Michael Powell is a train driver for the Chicago Transit Authority. He captivated me for years with his chatty speeches over the train's speakers. He'd say things that felt too intimate, pep-talking strangers who were having a rough day. Finally, I tracked him down for this interview. This story was featured by the Chicago Independent Radio Project (CHIRP) as part of their Person of Interest series, and also by Working Now.
I investigated the increased local hawk population for WBEZ's Curious City, and we uncovered a wildlife conservation success story. Experts at the Lincoln Park Zoo's Urban Wildlife Institute told us that Cooper's Hawks are on the rise after spending years on the Illinois Endangered Species list. Special thanks to Chicago artist Diana Sudyka for custom illustrations (!) of our hawk neighbors. The full story is here. (The story begins at 4:45 on this Soundcloud file.)
Note: the hawk in this image is *not* to scale. It's a composite image from two Creative Commons licensed photos via Flickr by users: "Chickens in the trees" and "like, totally." Yes, those are their usernames.
Along with WBEZ’s Curious City team, I looked into the listener-submitted question: how many objects does The Field Museum have in its collection, and how many of them are on exhibit at any given time? We took a tour of one of the museum's storage areas, and uncovered a backstory for one artifact that began on the other side of the world. More information, including a video of our adventure, can be found here.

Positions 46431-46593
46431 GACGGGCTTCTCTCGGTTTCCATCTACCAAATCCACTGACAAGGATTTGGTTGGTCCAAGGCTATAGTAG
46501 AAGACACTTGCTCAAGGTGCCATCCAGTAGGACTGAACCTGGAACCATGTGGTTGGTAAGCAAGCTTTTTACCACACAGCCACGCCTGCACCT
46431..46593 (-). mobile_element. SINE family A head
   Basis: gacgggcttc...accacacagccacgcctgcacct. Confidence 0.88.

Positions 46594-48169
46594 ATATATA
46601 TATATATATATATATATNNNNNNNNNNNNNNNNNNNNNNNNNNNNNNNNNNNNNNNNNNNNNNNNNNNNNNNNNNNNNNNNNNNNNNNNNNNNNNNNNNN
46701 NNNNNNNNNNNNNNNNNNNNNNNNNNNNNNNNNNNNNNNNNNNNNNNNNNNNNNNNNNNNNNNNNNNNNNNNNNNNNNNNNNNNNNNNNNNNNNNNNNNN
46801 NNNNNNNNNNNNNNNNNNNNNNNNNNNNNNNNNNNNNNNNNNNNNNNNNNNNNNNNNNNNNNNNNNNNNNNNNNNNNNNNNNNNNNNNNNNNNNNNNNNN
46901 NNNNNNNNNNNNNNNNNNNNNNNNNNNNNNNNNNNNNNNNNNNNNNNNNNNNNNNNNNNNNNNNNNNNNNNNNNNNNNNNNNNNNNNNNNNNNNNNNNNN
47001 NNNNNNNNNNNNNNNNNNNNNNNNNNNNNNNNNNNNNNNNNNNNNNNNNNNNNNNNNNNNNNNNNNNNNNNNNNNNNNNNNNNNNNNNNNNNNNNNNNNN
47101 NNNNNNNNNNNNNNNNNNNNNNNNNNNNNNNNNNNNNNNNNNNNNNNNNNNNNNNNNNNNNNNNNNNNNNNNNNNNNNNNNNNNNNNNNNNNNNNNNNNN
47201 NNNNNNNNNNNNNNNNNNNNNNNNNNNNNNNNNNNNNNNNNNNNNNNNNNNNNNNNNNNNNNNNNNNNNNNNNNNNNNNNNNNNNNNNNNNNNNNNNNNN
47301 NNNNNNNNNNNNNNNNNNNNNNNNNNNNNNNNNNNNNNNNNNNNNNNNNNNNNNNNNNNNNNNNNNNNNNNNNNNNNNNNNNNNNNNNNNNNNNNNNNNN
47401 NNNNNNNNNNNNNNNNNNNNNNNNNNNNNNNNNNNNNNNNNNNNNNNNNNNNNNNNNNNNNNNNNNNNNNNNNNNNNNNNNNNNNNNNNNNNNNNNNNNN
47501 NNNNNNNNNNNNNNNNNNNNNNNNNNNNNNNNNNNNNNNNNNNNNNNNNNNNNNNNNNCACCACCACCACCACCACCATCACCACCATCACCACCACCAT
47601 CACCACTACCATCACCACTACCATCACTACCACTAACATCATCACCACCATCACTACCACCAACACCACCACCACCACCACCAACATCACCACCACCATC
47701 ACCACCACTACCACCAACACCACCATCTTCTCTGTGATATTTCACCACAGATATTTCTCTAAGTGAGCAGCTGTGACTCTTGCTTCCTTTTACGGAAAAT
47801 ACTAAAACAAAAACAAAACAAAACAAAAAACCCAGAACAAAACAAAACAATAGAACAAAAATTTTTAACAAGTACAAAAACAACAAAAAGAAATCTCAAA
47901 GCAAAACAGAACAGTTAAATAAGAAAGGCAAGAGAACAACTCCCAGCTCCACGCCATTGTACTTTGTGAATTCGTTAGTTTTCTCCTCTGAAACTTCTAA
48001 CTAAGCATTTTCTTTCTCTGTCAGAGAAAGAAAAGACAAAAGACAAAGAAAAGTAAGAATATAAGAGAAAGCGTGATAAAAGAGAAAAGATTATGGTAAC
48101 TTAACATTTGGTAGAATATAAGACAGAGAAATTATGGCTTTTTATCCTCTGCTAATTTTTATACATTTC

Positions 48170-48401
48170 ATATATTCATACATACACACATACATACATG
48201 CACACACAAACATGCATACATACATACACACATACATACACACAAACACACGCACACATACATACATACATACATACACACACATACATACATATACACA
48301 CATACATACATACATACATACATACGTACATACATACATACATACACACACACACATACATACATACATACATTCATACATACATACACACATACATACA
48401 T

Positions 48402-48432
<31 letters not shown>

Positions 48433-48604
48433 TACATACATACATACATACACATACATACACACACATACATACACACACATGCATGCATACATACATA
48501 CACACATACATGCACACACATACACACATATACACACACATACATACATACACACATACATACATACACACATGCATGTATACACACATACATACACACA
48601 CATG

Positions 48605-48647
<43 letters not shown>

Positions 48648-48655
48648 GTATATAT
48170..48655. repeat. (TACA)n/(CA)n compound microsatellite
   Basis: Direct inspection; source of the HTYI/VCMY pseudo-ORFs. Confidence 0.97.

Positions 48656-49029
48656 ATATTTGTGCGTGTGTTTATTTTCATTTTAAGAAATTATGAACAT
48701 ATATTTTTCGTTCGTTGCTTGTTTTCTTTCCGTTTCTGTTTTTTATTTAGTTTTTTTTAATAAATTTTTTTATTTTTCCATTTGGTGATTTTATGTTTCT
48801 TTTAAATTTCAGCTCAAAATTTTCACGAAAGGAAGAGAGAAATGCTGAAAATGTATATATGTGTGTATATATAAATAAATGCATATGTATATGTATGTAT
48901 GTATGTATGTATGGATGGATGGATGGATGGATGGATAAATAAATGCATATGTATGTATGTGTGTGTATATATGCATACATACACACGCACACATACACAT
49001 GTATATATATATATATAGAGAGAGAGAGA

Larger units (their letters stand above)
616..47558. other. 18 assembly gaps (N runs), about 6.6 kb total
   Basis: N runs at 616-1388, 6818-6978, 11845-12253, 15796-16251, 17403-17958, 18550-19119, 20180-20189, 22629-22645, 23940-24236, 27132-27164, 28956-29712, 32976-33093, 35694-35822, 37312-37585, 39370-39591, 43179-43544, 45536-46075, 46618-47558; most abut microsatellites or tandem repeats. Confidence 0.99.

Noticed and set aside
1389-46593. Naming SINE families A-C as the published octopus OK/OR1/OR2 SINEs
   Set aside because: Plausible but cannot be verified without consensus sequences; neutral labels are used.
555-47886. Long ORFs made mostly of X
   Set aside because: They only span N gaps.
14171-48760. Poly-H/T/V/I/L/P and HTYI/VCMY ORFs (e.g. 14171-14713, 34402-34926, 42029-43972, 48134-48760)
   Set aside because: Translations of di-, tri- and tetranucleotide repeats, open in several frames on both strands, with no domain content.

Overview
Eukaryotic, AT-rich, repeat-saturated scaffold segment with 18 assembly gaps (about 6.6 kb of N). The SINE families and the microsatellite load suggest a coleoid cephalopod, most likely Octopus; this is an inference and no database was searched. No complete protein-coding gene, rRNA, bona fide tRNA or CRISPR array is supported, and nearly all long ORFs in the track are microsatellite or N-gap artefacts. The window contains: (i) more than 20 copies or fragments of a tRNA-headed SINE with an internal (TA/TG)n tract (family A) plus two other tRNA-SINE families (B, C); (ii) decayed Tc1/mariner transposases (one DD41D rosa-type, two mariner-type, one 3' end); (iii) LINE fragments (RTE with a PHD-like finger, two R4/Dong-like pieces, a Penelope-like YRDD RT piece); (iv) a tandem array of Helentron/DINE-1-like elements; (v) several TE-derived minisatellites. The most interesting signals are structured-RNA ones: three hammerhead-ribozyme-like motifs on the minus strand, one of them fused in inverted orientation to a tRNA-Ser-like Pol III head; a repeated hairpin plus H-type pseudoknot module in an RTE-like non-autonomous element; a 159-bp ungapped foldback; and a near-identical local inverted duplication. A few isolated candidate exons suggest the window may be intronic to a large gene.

I stumbled onto the oldest standing geodesic dome, which was built by the late Buckminster Fuller. Fuller called himself a "comprehensive anticipatory design scientist," out to solve the problems confronting "Spaceship Earth" using smart design. More than fifty years after it was built, the dome is not in good shape. This version of this story was produced in collaboration with 99% Invisible. More pictures of the dome are on their website. (This is the 99%-ified version of Bucky's Dome, posted below.)
In the middle of a town where almost every home is covered in classic New England wood shingles, there's a giant dome. It looks like a three story tall golf ball, and the door was left unlocked. This story was produced at the Transom Story Workshop, and aired on WCAI's Arts and Ideas. There is a 99%-ified version of this piece posted above. Photo by JP Davidson.